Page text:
The third, dealing with plywood window coverings — of which there are numerous in the downtown area — gave commissioners pause. They feared that mandating the upgrades within six months would be too financially burdensome on property owners.
After directing the Sylva Planning Board to address their concerns, commissioners again considered the amendment last week. They unanimously approved the revisited version.
“It basically is six windows the first year, and it focuses on the timeline, with six windows every year after that,” explained Sylva Town Manager Paige Roberson.
In addition to attempting to make the downtown area — which recently landed on the National Historic Register — more visually appealing, the board set their sights on the plywood window coverings due to safety concerns as well. During a downtown fire in August, firefighters were delayed when they had to gain entry into structures by cutting second-story plywood coverings with chainsaws.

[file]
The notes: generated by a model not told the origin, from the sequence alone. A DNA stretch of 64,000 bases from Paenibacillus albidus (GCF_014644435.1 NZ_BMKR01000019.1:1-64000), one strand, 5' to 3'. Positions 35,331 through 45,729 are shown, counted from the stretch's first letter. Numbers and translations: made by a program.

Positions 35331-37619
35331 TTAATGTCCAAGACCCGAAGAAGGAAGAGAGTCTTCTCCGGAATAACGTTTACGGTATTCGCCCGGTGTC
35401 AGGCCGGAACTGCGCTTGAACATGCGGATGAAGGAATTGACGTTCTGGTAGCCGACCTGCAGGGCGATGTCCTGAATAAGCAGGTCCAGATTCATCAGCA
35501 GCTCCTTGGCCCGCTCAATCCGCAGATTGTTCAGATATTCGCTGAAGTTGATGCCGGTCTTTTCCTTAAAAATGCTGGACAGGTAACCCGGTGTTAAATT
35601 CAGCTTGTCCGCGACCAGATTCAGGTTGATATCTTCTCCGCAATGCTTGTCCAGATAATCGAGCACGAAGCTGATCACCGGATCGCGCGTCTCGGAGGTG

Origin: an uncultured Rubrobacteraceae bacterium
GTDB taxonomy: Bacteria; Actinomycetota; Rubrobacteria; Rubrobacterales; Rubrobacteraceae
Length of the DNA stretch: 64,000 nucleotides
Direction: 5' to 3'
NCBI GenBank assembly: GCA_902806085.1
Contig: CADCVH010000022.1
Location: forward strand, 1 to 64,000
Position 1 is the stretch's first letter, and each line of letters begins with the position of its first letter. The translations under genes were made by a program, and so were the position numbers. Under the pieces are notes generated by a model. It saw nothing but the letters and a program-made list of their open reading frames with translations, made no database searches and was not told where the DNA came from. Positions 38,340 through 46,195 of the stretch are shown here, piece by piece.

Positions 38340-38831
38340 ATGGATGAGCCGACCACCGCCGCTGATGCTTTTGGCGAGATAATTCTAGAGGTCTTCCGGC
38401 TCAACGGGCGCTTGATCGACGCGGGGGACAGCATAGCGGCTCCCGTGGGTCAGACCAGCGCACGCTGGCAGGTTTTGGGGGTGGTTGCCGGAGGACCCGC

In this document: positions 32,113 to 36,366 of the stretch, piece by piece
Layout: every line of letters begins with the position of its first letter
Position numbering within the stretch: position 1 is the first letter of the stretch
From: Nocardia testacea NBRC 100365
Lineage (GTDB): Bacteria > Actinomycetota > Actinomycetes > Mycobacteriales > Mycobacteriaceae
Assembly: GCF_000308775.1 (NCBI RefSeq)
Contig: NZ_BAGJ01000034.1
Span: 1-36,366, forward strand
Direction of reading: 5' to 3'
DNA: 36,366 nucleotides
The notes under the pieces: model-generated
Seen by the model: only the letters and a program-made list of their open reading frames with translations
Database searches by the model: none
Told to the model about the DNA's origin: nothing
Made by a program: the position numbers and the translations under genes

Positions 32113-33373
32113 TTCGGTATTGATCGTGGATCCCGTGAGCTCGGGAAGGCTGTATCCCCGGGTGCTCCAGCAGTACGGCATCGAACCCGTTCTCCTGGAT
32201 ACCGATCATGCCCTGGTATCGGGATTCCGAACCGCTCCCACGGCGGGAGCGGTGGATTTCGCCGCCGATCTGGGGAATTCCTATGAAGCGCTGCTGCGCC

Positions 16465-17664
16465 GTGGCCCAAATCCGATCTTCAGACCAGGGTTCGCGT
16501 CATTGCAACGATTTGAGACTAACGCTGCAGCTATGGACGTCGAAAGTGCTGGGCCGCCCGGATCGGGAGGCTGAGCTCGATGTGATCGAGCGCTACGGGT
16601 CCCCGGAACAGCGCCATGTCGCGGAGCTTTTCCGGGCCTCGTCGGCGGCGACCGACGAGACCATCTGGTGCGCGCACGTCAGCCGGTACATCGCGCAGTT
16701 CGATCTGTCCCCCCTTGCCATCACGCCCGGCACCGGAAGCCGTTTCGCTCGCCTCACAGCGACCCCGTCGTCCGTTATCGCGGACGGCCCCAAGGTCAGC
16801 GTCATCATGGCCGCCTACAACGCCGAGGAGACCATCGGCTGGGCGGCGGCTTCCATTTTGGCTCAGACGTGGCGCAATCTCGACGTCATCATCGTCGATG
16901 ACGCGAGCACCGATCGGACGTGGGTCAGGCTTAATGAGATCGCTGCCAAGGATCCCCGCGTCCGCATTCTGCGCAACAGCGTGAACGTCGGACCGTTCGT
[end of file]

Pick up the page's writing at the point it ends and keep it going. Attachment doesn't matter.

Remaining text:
While the revisited and approved ordinance amendment addressed commissioners’ concerns, the changes did not ease the mind of attorney Paul Holt. He had previously raised concerns about his Main Street office, which long ago incorporated permanently covered ground-floor windows into his property.
Holt told commissioners he didn’t feel that the planning board had addressed his concerns. Town Attorney Eric Ridenour suggested that the board could pass the ordinance amendment then offer Holt an exemption.
“Is that something we can do tonight?” asked Commissioner Mary Gel Baugh.
Ridenour replied that it was. Commissioners then approved the amendment, then immediately exempted Holt’s 702 W. Main St. property.